Open Public Suggestion to the Singapore Government: Caregiver leave can help family caregivers a great deal


The salient points raised by the writer are valid concerns which our caregivers face in helping their loved ones cope better (Policies must proactively support caregivers, September 28, 2019. The Straits Times).

 

Caregiving is taxing and a costly affair as most of these caregivers pay a heavy price: Physically, mentally and financially. 

 

As caregiving is often a 24-hour task, many caregivers have to end of giving up their full-time jobs.  

 

Therefore, I am sure our tireless caregivers will welcome the move by the Ministry of Health to provide the much-needed Home Caregiving Grant of $200.

 

An important task for caregivers is to bring their sick loved ones to hospital and clinics on a regular basis. If a caregiver is employed, he/she will have to apply for vacation leave to accompany their loved one for their medical appointment/s.

 

Therefore, to promote caregiving as a noble task, I urge the policy makers to consider providing a caregiver leave scheme of between 3 to 5 days. 

 

Dr Kalyani Kirtikar Mehta was spot on when she pointed out that if caregivers are supported by other family members, the community and the government, they are less likely to suffer burnout.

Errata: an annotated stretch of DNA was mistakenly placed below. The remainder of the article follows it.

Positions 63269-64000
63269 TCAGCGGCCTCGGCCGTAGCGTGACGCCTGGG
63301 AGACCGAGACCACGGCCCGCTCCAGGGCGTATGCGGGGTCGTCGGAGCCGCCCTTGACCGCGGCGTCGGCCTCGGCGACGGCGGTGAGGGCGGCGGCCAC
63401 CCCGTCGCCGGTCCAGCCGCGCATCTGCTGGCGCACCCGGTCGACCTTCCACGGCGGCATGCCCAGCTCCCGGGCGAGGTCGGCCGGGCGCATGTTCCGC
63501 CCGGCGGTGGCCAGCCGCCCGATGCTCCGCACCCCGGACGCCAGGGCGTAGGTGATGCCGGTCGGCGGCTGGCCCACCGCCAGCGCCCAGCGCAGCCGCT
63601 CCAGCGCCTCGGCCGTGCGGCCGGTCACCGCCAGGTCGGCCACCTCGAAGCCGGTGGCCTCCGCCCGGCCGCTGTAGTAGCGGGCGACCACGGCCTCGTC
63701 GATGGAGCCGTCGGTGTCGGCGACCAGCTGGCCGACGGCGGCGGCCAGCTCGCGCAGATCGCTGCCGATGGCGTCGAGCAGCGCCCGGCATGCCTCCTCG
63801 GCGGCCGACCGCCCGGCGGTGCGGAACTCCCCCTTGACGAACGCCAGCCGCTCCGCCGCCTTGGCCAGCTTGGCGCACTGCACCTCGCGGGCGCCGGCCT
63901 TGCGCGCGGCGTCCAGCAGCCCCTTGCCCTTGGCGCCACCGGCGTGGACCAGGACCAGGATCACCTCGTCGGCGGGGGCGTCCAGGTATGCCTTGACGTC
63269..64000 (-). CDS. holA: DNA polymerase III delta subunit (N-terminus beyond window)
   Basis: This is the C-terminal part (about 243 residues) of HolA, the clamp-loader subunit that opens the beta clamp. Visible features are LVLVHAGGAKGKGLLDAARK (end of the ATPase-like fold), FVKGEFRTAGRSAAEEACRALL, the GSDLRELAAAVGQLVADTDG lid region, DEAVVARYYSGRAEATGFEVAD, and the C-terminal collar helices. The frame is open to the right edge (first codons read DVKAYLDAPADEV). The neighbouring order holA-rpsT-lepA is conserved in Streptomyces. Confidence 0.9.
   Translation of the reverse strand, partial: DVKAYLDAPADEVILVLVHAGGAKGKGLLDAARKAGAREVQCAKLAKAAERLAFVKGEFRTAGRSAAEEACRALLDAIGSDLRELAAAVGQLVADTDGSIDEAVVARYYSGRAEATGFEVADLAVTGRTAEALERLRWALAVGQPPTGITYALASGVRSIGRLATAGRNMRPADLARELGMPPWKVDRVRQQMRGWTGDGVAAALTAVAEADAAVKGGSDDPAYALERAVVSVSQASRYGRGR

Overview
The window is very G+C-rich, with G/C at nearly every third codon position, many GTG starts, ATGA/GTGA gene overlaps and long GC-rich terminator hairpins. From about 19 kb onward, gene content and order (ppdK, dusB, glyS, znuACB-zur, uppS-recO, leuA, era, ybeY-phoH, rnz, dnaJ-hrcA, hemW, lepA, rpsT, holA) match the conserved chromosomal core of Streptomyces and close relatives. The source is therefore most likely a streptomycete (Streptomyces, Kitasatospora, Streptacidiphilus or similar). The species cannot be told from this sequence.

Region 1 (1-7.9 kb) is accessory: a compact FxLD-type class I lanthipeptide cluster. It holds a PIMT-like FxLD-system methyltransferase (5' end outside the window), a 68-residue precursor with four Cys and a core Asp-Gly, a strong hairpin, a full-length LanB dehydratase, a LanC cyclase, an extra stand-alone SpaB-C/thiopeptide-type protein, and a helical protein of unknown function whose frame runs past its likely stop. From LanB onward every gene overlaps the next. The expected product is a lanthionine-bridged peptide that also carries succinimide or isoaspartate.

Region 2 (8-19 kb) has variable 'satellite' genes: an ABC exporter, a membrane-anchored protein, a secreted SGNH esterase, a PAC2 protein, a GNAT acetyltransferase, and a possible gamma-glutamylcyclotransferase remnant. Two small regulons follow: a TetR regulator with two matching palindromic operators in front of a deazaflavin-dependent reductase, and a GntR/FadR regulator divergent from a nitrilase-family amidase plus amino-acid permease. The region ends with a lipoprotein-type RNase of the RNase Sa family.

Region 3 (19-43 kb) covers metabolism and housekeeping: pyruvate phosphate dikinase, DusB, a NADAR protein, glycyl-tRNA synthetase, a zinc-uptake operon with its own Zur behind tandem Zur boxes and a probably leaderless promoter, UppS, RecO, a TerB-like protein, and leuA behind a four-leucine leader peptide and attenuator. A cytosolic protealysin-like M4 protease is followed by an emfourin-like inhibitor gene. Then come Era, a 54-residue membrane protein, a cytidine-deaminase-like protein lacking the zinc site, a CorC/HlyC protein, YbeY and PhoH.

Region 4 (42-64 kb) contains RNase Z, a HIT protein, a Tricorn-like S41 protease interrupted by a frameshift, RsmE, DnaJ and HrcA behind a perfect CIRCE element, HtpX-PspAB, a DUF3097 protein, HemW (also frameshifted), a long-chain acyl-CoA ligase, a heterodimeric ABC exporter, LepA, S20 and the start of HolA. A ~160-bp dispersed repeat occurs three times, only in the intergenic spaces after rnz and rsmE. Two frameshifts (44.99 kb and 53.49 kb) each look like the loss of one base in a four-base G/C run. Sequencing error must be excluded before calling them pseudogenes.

Unfortunately, as caregiving is daunting, most, if not all the time, the caregiver role is often not shared, leaving just one person to handle this unenviable task. It is even more taxing, daunting if any caregiver has to look after a loved one with mental disorders, and I am sure many of our Ministers and Members of Parliament know this only too well. Thus, the support mechanism for caregivers must be put solidly in place and be ion-going.

 

If caregiver leave is implemented, I have every confidence that other family members will step forward and share in caregiving, thereby easing the load of a primary caregiver.

 

In closing, allow me to lead you to video production entitled ODE TO DORIS – Conqueror of Schizophrenia produced by a group of poly students who felt for both myself and my late wife, Doris Lau Siew Lang,

 


 
Sincerely,
Raymond Anthony Fernando


Reply from MOH


Dear Mr Raymond,

We refer to your email dated 4 October 2019 to the Ministry of Health.

Thank you for your feedback.

You may wish to know that your case is under assessment and we will require some time to review. We will respond in due course.

Thank you.

Yours sincerely,
Jeffrey Lee
for Quality Service Manager
Ministry of Health, Singapore


 

Saturday, September 21, 2019

Schizophrenia: Raymond A Fernando’s shared his story on National TV 7 years ago


Dear Friends  
There has been lot of stigma surrounding mental illnesses and mental patients in Singapore. Spurred on by the love for his schizophrenic wife Doris, Raymond Fernando decided to become an advocate for the mentally ill. This is apart from having to care for Doris around the clock and providing financially for the both of them. Catch the final episode of Everyday Heroes as we chart this undying love.